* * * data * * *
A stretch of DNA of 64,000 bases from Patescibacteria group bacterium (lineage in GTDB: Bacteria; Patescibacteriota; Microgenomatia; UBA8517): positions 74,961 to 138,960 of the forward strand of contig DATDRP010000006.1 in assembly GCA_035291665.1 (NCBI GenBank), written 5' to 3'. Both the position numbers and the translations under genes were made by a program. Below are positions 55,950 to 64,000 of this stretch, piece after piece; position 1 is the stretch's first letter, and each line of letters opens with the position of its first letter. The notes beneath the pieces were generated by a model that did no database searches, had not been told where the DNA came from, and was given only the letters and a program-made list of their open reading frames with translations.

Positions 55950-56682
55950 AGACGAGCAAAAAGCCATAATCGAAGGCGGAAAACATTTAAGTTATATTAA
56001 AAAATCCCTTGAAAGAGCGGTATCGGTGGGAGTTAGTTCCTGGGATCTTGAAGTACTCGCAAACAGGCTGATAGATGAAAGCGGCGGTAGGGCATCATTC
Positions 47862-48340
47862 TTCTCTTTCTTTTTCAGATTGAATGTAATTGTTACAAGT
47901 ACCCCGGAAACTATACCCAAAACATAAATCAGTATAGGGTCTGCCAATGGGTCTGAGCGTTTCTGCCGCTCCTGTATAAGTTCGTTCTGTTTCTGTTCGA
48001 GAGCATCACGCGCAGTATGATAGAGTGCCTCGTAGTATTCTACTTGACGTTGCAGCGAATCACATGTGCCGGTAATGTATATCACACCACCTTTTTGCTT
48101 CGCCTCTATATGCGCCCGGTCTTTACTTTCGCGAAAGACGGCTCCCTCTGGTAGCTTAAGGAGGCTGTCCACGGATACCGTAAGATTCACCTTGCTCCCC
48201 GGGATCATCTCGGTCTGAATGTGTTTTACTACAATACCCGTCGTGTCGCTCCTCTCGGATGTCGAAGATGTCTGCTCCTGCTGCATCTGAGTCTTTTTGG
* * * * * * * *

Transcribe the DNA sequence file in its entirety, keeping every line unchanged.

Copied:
A stretch of DNA of 64,000 bases from Patescibacteria group bacterium (lineage in GTDB: Bacteria; Patescibacteriota; Microgenomatia; UBA8517): positions 74,961 to 138,960 of the forward strand of contig DATDRP010000006.1 in assembly GCA_035291665.1 (NCBI GenBank), written 5' to 3'. Both the position numbers and the translations under genes were made by a program. Below are positions 55,950 to 64,000 of this stretch, piece after piece; position 1 is the stretch's first letter, and each line of letters opens with the position of its first letter. The notes beneath the pieces were generated by a model that did no database searches, had not been told where the DNA came from, and was given only the letters and a program-made list of their open reading frames with translations.

Positions 55950-56682
55950 AGACGAGCAAAAAGCCATAATCGAAGGCGGAAAACATTTAAGTTATATTAA
56001 AAAATCCCTTGAAAGAGCGGTATCGGTGGGAGTTAGTTCCTGGGATCTTGAAGTACTCGCAAACAGGCTGATAGATGAAAGCGGCGGTAGGGCATCATTC
Positions 47862-48340
47862 TTCTCTTTCTTTTTCAGATTGAATGTAATTGTTACAAGT
47901 ACCCCGGAAACTATACCCAAAACATAAATCAGTATAGGGTCTGCCAATGGGTCTGAGCGTTTCTGCCGCTCCTGTATAAGTTCGTTCTGTTTCTGTTCGA
48001 GAGCATCACGCGCAGTATGATAGAGTGCCTCGTAGTATTCTACTTGACGTTGCAGCGAATCACATGTGCCGGTAATGTATATCACACCACCTTTTTGCTT
48101 CGCCTCTATATGCGCCCGGTCTTTACTTTCGCGAAAGACGGCTCCCTCTGGTAGCTTAAGGAGGCTGTCCACGGATACCGTAAGATTCACCTTGCTCCCC
48201 GGGATCATCTCGGTCTGAATGTGTTTTACTACAATACCCGTCGTGTCGCTCCTCTCGGATGTCGAAGATGTCTGCTCCTGCTGCATCTGAGTCTTTTTGG